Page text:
Watch a video demonstrating “Colour Tubes” installation.
“Colour Tubes” is an interactive installation that allows us to combine colours, in the form of tubes and cylinders, and create sounds and music. The visitor is invited to connect any coloured tube with any coloured cylinder and move it in front of the screen. When different colours are combined, sound, music and visuals are generated depending on various parameters like the colour combination, the position or the speed of the bicolor tube-cylinder. The visitors are welcome to trigger the installation using any coloured object like their own clothes.
Single colours cannot waken the installation and produce music. In this way, the participant can experiment with the diversity and the effect of composing differing elements and qualities in order to generate various results. This dualism also exists in the basic music scale that is used throughout the installation; a combination of C# major and G major (inspired by Richard Strauss’s opening theme of Salome opera) transposed in many keys, highlighting the need for combining different musical elements as well.
Festivals & Exhibitions:• Energy for Life, Athens, Greece (December 07, 2015)
• International Computer Music Association and Sound & Music Computing 2014 Conference, Athens, Greece (September 14, 2014)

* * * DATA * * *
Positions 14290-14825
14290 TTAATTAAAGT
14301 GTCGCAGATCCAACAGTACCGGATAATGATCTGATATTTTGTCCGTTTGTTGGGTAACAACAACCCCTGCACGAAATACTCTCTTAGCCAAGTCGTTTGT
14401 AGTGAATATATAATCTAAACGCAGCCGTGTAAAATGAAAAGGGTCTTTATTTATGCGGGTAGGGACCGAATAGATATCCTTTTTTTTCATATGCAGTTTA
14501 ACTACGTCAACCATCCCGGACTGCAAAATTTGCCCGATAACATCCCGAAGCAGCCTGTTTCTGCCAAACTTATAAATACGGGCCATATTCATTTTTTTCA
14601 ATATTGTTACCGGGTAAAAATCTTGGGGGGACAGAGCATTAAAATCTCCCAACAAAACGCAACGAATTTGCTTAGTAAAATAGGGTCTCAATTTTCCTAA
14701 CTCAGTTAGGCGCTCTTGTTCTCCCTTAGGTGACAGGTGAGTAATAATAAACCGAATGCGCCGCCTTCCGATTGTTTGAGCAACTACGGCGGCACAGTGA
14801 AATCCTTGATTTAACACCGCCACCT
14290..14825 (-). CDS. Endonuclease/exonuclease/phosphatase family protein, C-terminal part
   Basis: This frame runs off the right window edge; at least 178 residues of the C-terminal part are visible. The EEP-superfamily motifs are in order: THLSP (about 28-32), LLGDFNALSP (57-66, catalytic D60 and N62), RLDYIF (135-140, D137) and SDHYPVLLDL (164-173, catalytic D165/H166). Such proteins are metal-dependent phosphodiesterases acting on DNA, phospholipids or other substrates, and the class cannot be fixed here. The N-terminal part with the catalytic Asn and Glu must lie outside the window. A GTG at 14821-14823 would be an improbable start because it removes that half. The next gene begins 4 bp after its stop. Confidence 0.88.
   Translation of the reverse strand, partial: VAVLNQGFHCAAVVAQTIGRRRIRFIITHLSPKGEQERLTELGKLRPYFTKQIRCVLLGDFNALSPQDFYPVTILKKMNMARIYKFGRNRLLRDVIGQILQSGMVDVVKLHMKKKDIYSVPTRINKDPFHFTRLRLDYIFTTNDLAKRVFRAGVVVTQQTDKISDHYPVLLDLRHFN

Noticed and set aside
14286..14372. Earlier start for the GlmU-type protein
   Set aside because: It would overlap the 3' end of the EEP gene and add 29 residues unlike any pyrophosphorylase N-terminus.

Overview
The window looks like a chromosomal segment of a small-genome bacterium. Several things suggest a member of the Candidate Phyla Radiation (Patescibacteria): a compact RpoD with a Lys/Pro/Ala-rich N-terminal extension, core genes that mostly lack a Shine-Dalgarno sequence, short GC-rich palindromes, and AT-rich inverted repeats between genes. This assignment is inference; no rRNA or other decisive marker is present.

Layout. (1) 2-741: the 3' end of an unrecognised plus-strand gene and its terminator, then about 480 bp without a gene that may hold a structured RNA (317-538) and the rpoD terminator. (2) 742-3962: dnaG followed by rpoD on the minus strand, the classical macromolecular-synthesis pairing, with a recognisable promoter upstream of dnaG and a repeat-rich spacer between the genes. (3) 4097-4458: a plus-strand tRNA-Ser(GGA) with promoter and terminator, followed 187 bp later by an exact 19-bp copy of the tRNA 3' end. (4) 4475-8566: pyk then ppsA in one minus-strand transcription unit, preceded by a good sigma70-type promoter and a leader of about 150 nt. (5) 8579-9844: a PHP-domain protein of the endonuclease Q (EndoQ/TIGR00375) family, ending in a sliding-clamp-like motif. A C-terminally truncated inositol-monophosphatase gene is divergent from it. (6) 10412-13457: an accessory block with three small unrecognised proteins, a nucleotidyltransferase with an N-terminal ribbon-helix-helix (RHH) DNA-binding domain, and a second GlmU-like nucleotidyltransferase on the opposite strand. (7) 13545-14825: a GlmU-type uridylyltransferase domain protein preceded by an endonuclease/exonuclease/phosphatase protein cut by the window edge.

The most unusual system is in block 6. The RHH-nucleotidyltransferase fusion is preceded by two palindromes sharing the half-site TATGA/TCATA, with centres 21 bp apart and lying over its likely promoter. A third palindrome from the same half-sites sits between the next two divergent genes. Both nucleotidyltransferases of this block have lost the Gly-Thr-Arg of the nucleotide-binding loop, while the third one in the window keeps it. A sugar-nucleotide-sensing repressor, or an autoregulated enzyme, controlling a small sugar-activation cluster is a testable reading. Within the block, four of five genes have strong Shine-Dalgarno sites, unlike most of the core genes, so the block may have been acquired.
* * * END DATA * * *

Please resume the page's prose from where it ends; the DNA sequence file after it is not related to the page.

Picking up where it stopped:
“Colour Tubes” was presented at Onasis Cultural Center during the International Computer Music Association and Sound & Music Computing 2014 Joint Conference at Athens, Greece.
Energy for Life
Colour Tubes installation is presented to children as part of the “Energy for Life” is an environmental awareness program, that calls on fifteen remote destinations, spreading ideas, thoughts and insights of ecological interest to students as well as to the inhabitants of the places it visits.
Sound & Visuals:
Throughout the installation; a combination of C# major and G major (inspired by Richard Strauss’s opening theme of Salome opera) is used transposed in many keys, highlighting the need for combining different musical elements as well.
Part of the film “Brief City” is used in the installation. The film is part of the British Government Public Information Films and is a retrospective view of the 1951 Festival of Britain on the South Bank with special reference to design and architecture.